For the marginalized populations we serve, a job could mean the first foothold onto a more stable life. Though it’s not always as easy as fill out application, go to interview, get hired. Layers of mental illness, disability, or injury pile high into hurdles that are difficult or even impossible to clear alone. Aptly named, Job Links serves as a link into the employment world. Their job is to constantly keep getting jobs for those who need both a partner and an advocate.
The Job Links team is composed of a Team Leader and an employment staff of seven. Five employment specialists work in the community and two career coaches are embedded in participating high schools.
Employment Specialists manage a caseload of clients, working with each person to determine & execute the best method to achieve lasting employment. Though new, the school coaches are an important addition to the team. After a yearlong process to get the position up and running, they are currently making waves with high school-aged clients. School coaches work with students who have Individualized Education Plans, 504 Plans and disabilities, preparing them for college & careers. “I get tons of great feedback about the work they’re doing in schools,” said Team Leader, Carla Orr. The school coaches have also began working with School Based teams encouraging collaboration and generating referrals.
All team members work with clients one-on-one, building a relationship along with a resume. This often begins with a get-to-know-you phase where a coach digs into a client’s personality, interests, and struggles. Getting their client their dream job is the ultimate goal, but focusing milestone to milestone and managing setbacks as they come has proven the most sustainable method of working through the program.
John Wichter is an Employment Specialist about to celebrate his one-year work anniversary with Adult & Child. “I spend the majority of my time out in the community,” he said. “Going over to a client’s house to meet and fill out applications or, like yesterday, I had a client do a work experience session at Goodwill where I go in and observe them on the job for a couple hours … to see, before we place them, do they have enough stamina? Does it look like they have any knee or back pain? Can they get along with others? … I do a lot of work to build relationships with local businesses. You don’t want to set somebody up to fail.”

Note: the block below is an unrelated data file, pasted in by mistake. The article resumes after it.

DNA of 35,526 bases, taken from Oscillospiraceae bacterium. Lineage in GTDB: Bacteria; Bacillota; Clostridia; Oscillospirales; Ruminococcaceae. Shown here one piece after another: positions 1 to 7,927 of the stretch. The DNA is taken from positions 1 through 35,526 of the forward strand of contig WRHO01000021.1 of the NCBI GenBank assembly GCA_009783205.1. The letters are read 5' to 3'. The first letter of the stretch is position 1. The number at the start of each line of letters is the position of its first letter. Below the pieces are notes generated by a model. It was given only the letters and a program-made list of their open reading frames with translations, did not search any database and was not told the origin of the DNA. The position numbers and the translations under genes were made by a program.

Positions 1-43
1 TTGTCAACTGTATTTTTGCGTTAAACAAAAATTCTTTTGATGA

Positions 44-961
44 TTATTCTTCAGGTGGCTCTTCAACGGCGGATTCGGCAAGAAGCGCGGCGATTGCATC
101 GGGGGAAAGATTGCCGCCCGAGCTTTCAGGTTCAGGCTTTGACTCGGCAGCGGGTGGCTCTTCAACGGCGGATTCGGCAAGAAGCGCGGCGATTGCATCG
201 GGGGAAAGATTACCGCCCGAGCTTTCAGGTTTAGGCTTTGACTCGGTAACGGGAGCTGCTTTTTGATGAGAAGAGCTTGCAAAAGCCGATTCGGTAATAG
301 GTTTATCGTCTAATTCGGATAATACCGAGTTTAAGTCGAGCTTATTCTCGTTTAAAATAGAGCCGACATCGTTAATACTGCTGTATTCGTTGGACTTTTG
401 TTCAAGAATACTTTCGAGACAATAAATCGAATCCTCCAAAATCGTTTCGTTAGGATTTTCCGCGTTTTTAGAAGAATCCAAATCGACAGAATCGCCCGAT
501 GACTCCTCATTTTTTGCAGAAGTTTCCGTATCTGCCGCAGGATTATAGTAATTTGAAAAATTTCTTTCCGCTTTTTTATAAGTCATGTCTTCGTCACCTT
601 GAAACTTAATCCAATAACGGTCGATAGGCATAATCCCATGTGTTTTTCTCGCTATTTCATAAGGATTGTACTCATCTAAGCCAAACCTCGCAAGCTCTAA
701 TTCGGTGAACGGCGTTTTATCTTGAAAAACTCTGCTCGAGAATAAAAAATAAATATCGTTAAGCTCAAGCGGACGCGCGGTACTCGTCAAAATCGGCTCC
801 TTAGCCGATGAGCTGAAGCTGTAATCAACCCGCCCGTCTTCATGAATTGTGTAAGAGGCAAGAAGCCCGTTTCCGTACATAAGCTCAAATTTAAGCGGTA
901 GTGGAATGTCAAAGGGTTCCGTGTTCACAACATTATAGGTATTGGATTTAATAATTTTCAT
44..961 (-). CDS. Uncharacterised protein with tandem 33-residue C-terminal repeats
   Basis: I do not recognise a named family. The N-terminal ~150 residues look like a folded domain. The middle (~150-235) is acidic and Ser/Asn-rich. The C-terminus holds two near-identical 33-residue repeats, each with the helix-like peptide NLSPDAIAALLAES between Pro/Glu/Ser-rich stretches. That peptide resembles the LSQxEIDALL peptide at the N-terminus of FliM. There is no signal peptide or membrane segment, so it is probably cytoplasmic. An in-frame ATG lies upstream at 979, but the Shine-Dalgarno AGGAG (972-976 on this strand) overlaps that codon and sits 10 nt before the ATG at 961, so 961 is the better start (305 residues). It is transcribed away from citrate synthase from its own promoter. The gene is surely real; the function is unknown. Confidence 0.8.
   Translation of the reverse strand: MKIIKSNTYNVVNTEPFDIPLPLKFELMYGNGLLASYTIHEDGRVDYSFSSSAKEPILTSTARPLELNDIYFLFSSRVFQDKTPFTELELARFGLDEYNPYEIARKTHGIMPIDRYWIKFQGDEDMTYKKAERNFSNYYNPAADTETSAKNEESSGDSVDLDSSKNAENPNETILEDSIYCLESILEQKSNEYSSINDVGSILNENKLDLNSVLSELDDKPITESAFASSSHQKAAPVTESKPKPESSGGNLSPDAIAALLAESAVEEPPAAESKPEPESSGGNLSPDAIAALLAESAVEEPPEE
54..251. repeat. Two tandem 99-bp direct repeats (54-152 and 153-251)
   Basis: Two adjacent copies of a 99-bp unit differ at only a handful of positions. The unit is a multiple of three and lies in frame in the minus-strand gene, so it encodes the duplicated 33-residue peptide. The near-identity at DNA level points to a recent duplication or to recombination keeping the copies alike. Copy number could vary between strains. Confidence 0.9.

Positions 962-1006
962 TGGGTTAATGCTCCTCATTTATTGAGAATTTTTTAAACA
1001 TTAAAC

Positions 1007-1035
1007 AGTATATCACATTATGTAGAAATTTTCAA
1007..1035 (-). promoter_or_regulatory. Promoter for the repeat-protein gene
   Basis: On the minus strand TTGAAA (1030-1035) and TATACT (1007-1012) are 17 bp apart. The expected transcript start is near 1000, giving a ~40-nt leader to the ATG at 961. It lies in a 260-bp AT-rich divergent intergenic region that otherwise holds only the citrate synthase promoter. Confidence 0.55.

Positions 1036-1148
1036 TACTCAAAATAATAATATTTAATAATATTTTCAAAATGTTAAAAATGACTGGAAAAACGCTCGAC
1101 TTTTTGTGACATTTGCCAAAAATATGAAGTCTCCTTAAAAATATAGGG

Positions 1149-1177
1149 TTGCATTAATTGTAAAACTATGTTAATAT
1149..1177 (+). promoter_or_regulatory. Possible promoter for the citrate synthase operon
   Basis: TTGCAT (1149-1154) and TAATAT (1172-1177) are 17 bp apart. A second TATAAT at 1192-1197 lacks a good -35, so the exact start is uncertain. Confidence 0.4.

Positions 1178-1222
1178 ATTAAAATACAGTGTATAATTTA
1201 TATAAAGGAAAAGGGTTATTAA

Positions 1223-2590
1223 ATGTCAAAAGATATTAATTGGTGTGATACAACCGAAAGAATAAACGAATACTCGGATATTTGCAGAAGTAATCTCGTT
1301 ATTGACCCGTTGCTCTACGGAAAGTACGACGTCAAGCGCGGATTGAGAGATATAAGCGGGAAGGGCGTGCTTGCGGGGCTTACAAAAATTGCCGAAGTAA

But this work isn’t just a job to him, it’s a calling rooted in personal understanding of how much it can offer people. John’s A&C journey first started decades ago, as a client of the team he now works for. “I work very very hard at what I do because that used to be me on the other side of the table. I take it personally, I’m in it to change lives.” Through working with Job Links as a client, he found and sustained a steady job for 16 years. He then went on to earn an MBA and eventually returned to Adult and Child, this time as a Job Links Employment Specialist to give back to the program that meant so much to him. “When I first came in contact with Adult and Child in 1994, I was just a scared person with a mental illness and a lot of very great people have helped me out along the way and I plan to do the same.”
Carla describes the client-coach relationship as a type of partnership. “I want to work as hard as you do to find a job,” she said. “There may be things that you can’t do or aren’t able to do for certain reasons, but I believe everybody can do something.” The partnership angle seems to help clients retain the jobs they get more often by helping foster a sense of accomplishment.